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In Twelfth Night what makes Sir Andrew and Malvolio so easy to trick?

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sanditk3 | High School Teacher | (Level 1) eNoter

Posted April 6, 2011 at 5:21 AM via web

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In Twelfth Night what makes Sir Andrew and Malvolio so easy to trick?

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accessteacher | High School Teacher | (Level 3) Distinguished Educator

Posted April 6, 2011 at 5:42 AM (Answer #1)

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To put it simply, Malvolio and Sir Andrew are easy prey for the likes of Maria and Sir Toby because they recognise the failings of these characters and their susceptibility. Sir Andrew is obviously presented as a fool in Act I scene 3 in the discussion that Maria has with Sir Toby, yet it becomes obvious that Sir Toby is bleeding Sir Andrew of all of his money, using it to party at Sir Andrew's expense, by flattering his pride by suggesting that he has a chance of being successful in courting his niece, the Lady Olivia. Note what Sir Toby says about him: "Why, he has three thousand ducats a year."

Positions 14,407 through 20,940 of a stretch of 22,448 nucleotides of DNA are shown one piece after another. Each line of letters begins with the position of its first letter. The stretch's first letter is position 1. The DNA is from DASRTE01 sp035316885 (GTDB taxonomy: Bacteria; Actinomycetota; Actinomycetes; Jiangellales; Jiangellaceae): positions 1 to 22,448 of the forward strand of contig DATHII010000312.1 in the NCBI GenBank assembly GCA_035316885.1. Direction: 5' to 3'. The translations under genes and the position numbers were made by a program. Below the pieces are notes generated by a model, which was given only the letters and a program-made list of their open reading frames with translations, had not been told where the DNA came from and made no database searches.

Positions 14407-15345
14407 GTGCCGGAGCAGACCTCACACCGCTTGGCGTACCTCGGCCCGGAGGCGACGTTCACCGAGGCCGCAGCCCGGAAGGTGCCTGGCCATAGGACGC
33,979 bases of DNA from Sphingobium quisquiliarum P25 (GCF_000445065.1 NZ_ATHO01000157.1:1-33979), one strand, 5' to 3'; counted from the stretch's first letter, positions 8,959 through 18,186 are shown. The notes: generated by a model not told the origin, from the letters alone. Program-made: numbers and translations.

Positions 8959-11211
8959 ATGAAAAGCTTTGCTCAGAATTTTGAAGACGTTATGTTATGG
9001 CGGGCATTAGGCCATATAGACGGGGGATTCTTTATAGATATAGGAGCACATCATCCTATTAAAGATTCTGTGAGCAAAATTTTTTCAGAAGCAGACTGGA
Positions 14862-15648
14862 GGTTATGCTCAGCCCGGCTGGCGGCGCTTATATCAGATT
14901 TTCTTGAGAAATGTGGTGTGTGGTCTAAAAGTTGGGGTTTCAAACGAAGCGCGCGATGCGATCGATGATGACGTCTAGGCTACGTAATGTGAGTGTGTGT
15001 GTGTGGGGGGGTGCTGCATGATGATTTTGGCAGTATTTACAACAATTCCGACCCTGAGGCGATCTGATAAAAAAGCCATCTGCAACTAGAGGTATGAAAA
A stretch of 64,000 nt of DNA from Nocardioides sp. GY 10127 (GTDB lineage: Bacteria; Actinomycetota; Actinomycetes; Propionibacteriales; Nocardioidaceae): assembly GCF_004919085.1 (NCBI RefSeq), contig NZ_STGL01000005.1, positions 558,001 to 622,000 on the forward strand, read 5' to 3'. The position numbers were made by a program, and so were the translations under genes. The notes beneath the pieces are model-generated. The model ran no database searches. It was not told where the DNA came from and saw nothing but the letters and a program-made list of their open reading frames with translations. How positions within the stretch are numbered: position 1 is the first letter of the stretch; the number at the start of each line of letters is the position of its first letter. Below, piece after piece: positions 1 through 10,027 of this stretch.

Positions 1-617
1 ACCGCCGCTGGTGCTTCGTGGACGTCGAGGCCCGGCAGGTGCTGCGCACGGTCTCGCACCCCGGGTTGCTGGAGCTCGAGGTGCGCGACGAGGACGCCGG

In the same way, Malvolio's failing is his own pride and sense of self-importance. Note what Olivia says to him in Act I scene 5:

O, you are sick of self-love, Malvolio, and taste with a distempered appetite.

It is the recognition of this failing that makes Malvolio such easy prey to the idea that he has a chance with Olivia, and that she is, in fact, madly in love with him. Thus, the susceptibility of Sir Andrew and Malvolio to being tricked lies in their own failings and the ability of Sir Toby to recognise those failings and exploit them, with hilarious consequences.

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